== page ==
The next fight was more like something out of gladiator days in which apparently someone was sacrificing Caio Urugai (13-2), against Malaipet Sasiprapa (148-27-6) who was not taking this fight remotely seriously. He claimed to have only sparred in training for this fight doing no roadwork or pad training. Malaipet made this statement before the fight, “The fight ends when I want it to and anyway I want it to end.” Technically it was ended by Urugai’s corner mercifully throwing in the towel as Malaipet bludgeoned Urgai at will with his right hand. Right from the final instructions Malaipet wore a bemused smile on his face throughout the fight. He caught Urugai’s foot and easily dumped inside of the first thirty seconds. Moments later he nonchalantly landed the first overhand right cleanly that sent Urugai crashing down. Malaipet would knock him down again with it twenty seconds later. Malaipet then caught a kick and landed another overhand right that sent Urugai sprawling backwards across the ring. Somehow this was not a knock down to the referee Steve Mazzagatti. Moments later this sequence is repeated only it is a vicious body kick that sent Urugai to the canvas in what was also not a knock down. This was followed up by an overhand right that bounced Urugai off the ropes into a nasty right elbow. Once again Urugai is down and while Mazzagatti is counting, Urugai’s corner tossed in the towel, since it seemed like Mazzagatti was going to let the fight continue. This sacrifice was over as Malaipet looked dominant in his win.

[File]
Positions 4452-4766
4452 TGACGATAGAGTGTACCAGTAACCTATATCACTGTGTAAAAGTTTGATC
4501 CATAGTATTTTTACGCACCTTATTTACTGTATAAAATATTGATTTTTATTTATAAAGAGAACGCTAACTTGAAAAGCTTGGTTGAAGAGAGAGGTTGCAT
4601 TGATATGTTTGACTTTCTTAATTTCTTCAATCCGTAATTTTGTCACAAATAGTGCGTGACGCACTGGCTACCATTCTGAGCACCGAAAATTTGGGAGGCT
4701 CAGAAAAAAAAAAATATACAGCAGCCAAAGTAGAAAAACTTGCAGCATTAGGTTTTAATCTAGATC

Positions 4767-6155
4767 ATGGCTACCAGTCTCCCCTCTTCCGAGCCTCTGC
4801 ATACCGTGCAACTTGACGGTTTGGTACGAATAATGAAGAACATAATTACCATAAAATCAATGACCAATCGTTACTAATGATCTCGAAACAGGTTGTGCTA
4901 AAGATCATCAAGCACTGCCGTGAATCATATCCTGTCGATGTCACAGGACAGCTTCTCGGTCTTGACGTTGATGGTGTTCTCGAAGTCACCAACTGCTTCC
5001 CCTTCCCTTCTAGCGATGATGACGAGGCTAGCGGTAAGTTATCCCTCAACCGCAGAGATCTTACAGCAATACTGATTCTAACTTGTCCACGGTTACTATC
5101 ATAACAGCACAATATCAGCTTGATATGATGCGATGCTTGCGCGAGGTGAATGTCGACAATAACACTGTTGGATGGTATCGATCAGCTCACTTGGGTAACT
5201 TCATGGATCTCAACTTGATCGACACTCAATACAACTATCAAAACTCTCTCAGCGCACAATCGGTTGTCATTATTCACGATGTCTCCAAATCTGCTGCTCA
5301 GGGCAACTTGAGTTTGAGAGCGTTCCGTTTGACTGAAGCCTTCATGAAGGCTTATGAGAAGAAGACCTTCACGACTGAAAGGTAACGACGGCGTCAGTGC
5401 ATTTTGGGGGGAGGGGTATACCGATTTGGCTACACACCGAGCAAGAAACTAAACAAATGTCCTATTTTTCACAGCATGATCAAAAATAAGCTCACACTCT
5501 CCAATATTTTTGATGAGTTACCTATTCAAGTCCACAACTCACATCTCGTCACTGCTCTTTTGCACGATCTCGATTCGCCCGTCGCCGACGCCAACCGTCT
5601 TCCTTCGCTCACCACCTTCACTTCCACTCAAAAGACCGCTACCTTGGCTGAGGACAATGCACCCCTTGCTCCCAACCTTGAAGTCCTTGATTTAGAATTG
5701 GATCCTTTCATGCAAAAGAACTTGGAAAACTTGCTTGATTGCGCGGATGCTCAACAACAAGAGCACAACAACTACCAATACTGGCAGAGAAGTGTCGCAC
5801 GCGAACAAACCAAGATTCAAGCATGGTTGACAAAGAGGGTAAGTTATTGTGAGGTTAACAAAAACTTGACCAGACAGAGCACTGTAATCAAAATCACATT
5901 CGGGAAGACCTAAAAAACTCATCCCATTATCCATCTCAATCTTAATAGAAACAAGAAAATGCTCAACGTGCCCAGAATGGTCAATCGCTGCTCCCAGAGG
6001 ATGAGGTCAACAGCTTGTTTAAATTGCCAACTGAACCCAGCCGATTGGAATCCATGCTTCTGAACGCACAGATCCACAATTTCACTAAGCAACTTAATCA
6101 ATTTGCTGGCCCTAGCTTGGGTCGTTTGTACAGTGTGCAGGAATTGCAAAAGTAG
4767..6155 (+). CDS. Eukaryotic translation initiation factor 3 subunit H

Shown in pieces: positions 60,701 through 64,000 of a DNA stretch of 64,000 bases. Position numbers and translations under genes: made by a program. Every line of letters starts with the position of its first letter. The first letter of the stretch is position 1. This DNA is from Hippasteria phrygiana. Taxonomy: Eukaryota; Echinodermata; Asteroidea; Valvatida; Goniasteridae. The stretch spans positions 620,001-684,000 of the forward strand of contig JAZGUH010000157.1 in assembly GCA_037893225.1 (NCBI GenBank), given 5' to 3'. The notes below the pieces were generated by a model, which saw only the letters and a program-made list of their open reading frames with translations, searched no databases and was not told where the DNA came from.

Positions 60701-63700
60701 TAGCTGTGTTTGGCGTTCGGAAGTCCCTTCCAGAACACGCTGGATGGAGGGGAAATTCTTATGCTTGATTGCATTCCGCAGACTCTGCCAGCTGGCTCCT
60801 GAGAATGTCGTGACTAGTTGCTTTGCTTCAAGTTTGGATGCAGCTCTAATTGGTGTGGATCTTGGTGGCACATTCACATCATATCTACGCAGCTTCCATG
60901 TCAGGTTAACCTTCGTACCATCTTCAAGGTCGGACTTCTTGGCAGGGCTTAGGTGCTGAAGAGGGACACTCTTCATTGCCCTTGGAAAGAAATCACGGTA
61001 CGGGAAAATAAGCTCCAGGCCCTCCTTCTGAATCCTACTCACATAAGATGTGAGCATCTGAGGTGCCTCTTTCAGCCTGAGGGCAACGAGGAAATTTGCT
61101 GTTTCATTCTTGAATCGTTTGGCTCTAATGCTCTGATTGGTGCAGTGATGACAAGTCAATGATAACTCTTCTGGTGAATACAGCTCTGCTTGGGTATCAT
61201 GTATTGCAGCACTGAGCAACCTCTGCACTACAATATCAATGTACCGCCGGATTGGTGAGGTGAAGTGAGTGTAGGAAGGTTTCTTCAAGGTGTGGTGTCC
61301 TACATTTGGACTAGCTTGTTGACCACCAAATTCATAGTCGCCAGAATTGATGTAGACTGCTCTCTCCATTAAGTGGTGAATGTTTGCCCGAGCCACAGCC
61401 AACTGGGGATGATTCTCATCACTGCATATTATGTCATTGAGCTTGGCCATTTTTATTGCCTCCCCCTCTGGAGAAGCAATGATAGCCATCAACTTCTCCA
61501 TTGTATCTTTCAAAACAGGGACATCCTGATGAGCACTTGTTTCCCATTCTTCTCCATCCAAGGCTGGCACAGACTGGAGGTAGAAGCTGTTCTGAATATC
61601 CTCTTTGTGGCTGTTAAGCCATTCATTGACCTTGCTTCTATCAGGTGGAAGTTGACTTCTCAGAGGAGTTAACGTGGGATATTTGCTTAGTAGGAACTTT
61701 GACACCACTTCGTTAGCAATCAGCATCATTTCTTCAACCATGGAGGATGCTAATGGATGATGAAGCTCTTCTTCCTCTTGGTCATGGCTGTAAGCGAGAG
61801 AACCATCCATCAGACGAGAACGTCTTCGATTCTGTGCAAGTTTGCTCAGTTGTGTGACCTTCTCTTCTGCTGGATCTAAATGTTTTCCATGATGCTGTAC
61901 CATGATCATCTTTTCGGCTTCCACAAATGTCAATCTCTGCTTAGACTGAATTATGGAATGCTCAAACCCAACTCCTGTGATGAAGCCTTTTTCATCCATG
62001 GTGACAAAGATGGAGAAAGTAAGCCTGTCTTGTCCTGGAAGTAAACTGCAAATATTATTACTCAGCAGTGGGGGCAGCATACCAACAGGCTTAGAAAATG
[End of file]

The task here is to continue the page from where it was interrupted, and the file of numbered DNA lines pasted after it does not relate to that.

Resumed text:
This led to the next contest were we got to see Jennifer Colomb (10-0) get destroyed by Cris “Cyborg” Justino (1-0) inside of three rounds. Since her return Cyborg has re-established herself as the most scary women in combat sports. Credit has to be given to Colomb for stepping up and taking this fight on just a week’s notice. She came into this fight with the confidence you get from straight KO wins to start your career. The problem is that there is nothing that can prepare you for the beast that is Cyborg. All the confidence Colomb had coming into this fight was gone by the first minute of the fight as Cyborg mauled and brawled her around the ring. By this point in the round Colomb had been tossed on her face by Cyborg, and knocked down a couple of times. She started to look to her corner for advice as if they could tell her how to battle Cyborg. Tommy Toe Hold has a contest going for the Ultimate Combat Warrior and I think we just found our winner in Cyborg. At one point in the round Cyborg flung Colomb across the ring with one hand. It was a shock Colomb survived the round and a little surprising that she came out for the second one.